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Jim Hunt

A very interesting winter, followed by a very interesting summer! And the show's not over until the fat lady sings.

I'm not about to make such a prediction, but I wonder if Lewis and/or Neven would care to predict the value (and date?) of the summer 2017 minimum for one or more Arctic sea ice metrics?

Here's some more suggestions from the ASIF:

http://forum.arctic-sea-ice.net/index.php/topic,2126.0.html

iceman

At this late date and under near-neutral conditions, it shouldn't be too hard to pick a number. But I'm still baffled by the factors in opposition: concentration vs. thickness distribution, among others. Thinking on a V-shaped extent minimum, which would require compaction continuing beyond next week and a further push from bottom melt. So I'll guess 4.1 million km2 for the JAXA daily min you linked to.

Interestingly, on the other poll's measure of NCSID September average extent, the SIPN August Report's median of 4.54 million km2 is up slightly from July's, but still low enough for a 3rd-place finish.
https://www.arcus.org/sipn/sea-ice-outlook/2017/august

Artful Dodger

Hi Lewis,

Good summary of the year-to-date. Thank-you for all your effort!

Slight errata: you wrote "first-year ice ... is more prone to melting than multi-year ice, partly because of lower brine content."

Of course, that should read "higher brine content" for 1st-yr sea ice.

Brine rejection continues for about 3 yrs by when MYI seaice is mostly brine-free and is highly resilient to melting. Most MYI is lost through transport out of the Arctic via the transpolar drift, rather than melting out in-situ.

Or at least it used to work that way before the southern Beaufort sea turned into the place MYI ice goes to die. Oh, the changes we have seen in our life times.

Cheers,
Lodger

Hans Gunnstaddar

http://www.bbc.com/news/science-environment-41037071

'First tanker crosses northern sea route without ice breaker'

The specially-built ship completed the crossing in just six-and-a-half days setting a new record, according to the tanker's Russian owners.

"The 300-metre-long Sovcomflot ship, the Christophe de Margerie, was carrying gas from Norway to South Korea.

Rising Arctic temperatures are boosting commercial shipping across this route."

Jim Hunt

Hans - There's much more on that story on the ASIF:

http://forum.arctic-sea-ice.net/index.php/topic,854.msg123499.html#msg123499

Hans Gunnstaddar

Interesting thread, thanks Jim.

Hans Gunnstaddar

https://seaice.uni-bremen.de/data/amsr2/today/Arctic_AMSR2_nic.png

This is about the arctic so hopefully on topic enough, although not directly related to the guest post.

Indulge me for a moment for an interesting observation. If you look at the above link you'll notice a round wide open expanse of water along the Gakkel Ridge, in an area of ice concentration that is otherwise at much higher concentrations.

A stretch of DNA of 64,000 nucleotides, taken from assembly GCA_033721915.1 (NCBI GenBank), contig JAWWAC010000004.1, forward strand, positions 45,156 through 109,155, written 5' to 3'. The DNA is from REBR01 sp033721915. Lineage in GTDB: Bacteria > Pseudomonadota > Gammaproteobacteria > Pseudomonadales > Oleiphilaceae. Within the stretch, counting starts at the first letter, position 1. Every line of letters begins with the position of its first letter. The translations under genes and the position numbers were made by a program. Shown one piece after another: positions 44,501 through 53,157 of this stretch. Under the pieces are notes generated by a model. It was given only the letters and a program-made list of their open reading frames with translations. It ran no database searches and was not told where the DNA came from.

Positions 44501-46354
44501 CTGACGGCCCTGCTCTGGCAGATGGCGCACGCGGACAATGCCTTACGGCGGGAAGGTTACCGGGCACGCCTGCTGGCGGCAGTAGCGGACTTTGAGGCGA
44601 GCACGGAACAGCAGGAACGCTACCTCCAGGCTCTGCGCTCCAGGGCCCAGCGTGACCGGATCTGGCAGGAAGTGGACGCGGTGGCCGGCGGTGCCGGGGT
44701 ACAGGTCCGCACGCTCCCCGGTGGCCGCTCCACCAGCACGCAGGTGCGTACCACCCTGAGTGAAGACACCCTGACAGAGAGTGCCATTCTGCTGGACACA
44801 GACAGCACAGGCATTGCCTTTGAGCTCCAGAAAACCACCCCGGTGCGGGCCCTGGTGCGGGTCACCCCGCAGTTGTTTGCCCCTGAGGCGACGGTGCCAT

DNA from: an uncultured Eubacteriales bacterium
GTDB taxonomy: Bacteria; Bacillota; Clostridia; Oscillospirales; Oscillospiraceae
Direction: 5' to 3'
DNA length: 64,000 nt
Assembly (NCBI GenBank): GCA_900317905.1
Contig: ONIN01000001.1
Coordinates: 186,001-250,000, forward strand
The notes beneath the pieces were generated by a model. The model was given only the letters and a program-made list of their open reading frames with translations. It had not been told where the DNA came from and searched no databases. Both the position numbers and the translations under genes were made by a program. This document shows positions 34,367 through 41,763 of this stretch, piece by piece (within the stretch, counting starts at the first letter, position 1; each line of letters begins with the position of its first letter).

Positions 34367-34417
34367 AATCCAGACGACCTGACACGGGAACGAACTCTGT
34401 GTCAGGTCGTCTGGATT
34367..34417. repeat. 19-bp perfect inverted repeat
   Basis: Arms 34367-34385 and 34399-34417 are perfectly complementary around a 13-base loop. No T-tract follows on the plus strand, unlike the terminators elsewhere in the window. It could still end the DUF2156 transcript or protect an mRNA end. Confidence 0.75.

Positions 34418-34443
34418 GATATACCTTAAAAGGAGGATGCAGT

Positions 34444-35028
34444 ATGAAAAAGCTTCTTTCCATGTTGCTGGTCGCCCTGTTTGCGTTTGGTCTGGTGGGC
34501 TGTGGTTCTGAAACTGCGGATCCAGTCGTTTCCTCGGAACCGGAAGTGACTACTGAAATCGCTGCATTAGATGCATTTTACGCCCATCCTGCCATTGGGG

In a YouTube Video I saw a while back there was mention and a map showing a spot along the Gakkel Ridge that has in recent years supposedly been emitting mantle methane, and I think it coincides with that open water location. My question is this; Once the seasonal melt reaches a certain point in which the ice has been weakened, could rising methane bubbles push away the ice to form a round shaped open area? I ask in part because that same round area has been there for a few weeks now. Below is a map showing the Gakkel Ridge.

http://4.bp.blogspot.com/-jywSP0Wq3yc/UmYWKs8k1aI/AAAAAAAALsA/IR6NvaBd_zc/s1600/Arctic+Ocean.jpg

Rob Dekker

Thank you Lewis, for this nice overview of prediction models.

Early in the melting season, we saw this large negative anomaly of volume, which was caused by an exceptionally warm winter.

Luckily, the summer registered a rather cool melting season, which I think is partially caused by that large positive land snow anomaly that Rutgers Snow land recorded :
http://climate.rutgers.edu/snowcover/chart_anom.php?ui_set=1&ui_region=nhland&ui_month=6
Some 4 million km^2 of land snow more in June than last year.
That has got to leave a significant dent on absorbed heat in the Northern Hemisphere.

So I think that the negative volume anomaly in winter and the positive land snow anomaly in summer balanced each other out and we end up with a September SIE that is neither exceptionally low nor exceptionally high.

Other years we may not be so lucky.

Wade Smith

Not exactly the right place to talk about this, but it's semi-relevant.

[No, it's not the right place to talk about this and so I'm deleting the other comments as well; you can discuss Harvey over on the ASIF; N.]

Wade Smith

Wait, sorry, but what is that? I don't know how to get to that site...

[It's here; N.]

iceman